Allowing user to verify, and therefore trust, Android builds from Play store


the_new_mr

New member
Jul 9, 2020
3
1
Hi all,

First post here!

I just created my SQRL identity. Loving it so far.

I remember when perusing these forums some months ago when I first learnt about SQRL that I saw something about users needing to trust someone in order to to use the Android SQRL client as the Android signing key cannot be provided to people even if they can examine the source code. The question remained: How does one know that the app in the store is built from the same code as in the GitHub repo?

Today, I came across this mechanism for the Signal Android app: Reproducible builds.

When following the above steps, you might run into an issue with 404s if creating own Docker image. To resolve this, you will want to try the code change suggested by oittaa here:
https://community.signalusers.org/t/compiling-reproducibly-android-build/10122/5 where he links to a PR he created for this.

I'd say there's a fair bit of work in getting this in place for the SQRL Android app. But it would be pretty awesome to get it in.
 
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PHolder

Well-known member
May 19, 2018
1,207
202
Anyone can create a client, and you're free to choose whichever client you like. You could of course download the source code, build it, and side load it yourself... then you would know what went into that specific build.
 

the_new_mr

New member
Jul 9, 2020
3
1
Anyone can create a client, and you're free to choose whichever client you like. You could of course download the source code, build it, and side load it yourself... then you would know what went into that specific build.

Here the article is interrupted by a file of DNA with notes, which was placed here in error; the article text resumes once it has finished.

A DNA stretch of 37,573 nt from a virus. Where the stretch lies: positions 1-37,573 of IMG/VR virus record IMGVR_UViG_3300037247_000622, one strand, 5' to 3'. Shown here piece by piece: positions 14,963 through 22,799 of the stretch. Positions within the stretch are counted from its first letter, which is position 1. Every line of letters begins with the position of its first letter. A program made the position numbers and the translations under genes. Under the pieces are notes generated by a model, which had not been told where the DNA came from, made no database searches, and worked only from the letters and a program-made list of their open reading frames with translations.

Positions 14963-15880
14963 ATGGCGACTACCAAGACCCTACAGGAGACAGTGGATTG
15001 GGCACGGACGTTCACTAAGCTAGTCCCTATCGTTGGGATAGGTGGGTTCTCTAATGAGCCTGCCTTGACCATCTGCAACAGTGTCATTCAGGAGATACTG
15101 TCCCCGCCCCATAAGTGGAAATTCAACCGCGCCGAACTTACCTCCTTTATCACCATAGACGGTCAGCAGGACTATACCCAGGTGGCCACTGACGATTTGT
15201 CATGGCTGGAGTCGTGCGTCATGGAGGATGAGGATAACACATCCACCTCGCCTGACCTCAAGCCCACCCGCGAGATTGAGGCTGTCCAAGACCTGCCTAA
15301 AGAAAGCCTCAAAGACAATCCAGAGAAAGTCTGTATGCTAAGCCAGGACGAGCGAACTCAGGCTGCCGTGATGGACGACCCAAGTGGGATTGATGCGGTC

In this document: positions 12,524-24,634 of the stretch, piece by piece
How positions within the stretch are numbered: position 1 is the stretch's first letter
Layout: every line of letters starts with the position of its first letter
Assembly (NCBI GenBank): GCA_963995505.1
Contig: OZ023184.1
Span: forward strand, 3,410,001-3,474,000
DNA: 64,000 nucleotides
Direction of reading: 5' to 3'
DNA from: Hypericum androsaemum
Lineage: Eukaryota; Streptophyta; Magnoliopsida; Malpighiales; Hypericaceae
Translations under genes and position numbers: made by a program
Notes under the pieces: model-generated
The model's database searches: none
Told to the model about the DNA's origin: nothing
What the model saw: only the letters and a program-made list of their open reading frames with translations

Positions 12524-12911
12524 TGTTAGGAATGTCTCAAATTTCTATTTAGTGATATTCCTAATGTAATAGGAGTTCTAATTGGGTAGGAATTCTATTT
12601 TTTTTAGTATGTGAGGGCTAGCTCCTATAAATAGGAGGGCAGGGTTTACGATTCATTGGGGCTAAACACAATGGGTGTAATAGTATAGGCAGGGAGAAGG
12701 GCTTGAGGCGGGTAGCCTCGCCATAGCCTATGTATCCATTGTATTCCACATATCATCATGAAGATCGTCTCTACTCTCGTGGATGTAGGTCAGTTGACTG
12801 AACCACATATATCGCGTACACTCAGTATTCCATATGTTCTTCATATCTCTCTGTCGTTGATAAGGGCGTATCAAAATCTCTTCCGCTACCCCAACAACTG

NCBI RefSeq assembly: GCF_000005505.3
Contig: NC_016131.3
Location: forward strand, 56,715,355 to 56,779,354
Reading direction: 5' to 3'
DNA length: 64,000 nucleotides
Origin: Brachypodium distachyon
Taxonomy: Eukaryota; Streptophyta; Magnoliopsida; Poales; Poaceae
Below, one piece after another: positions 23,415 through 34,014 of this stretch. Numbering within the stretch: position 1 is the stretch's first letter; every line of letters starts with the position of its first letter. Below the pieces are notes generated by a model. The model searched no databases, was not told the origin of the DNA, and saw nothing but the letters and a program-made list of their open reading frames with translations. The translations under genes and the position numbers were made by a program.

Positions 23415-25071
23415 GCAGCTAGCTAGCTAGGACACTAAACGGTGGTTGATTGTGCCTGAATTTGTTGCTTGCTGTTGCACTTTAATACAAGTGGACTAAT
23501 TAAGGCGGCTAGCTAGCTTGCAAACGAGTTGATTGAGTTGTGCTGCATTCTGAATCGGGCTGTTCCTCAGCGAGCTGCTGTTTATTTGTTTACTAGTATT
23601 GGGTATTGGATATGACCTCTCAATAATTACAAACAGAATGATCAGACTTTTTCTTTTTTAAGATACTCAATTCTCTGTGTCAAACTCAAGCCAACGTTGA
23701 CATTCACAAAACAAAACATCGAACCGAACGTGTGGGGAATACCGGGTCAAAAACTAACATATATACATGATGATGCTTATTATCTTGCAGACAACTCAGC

That's all true. But who would do that? And, more importantly, who can? If you have a way to demonstrate that the code used for the play store app is the same code as that in the repo then that enhances the reputation of the play store app. As lots of people and sites state you can do this and stating that they have, in fact, done it, trust no doubt increases. I can't see it as an issue.

The reproducible build system is a further enhancement to increase trust. I suggested it here as a recommendation.
 

PHolder

Well-known member
May 19, 2018
1,207
202
The point would be why does it matter for one client of many on one platform of many. It's not bad, but probably pointless. Either trust the author or don't... same as you would for any other download you would choose to install.
 

Dave

Well-known member
May 19, 2018
484
99
Gardner, MA
The point would be why does it matter for one client of many on one platform of many. It's not bad, but probably pointless. Either trust the author or don't... same as you would for any other download you would choose to install.
Although it is certainly understandable that one might wish for a higher degree of confidence in the pedigree of the app that holds the keys to the kingdom.

Conversely, aren't LastPass and OnePass available as apps in the store just like SQRL?
 

the_new_mr

New member
Jul 9, 2020
3
1
The point would be why does it matter for one client of many on one platform of many. It's not bad, but probably pointless. Either trust the author or don't... same as you would for any other download you would choose to install.
Well, first of all, trust no one ;) If we can enhance a user's trust in a system, why not? If one is going to use a system with it's online identity, one would feel better if one didn't need to trust an individual.

Although it is certainly understandable that one might wish for a higher degree of confidence in the pedigree of the app that holds the keys to the kingdom.
Exactly!

Conversely, aren't LastPass and OnePass available as apps in the store just like SQRL?
Yes. And they're not open-source as far as I know. Which is one reason I don't trust them. I think it's possible to examine the client-code for LastPass as it's just JavaScript that runs on the client. So that code at least is essentially open-source.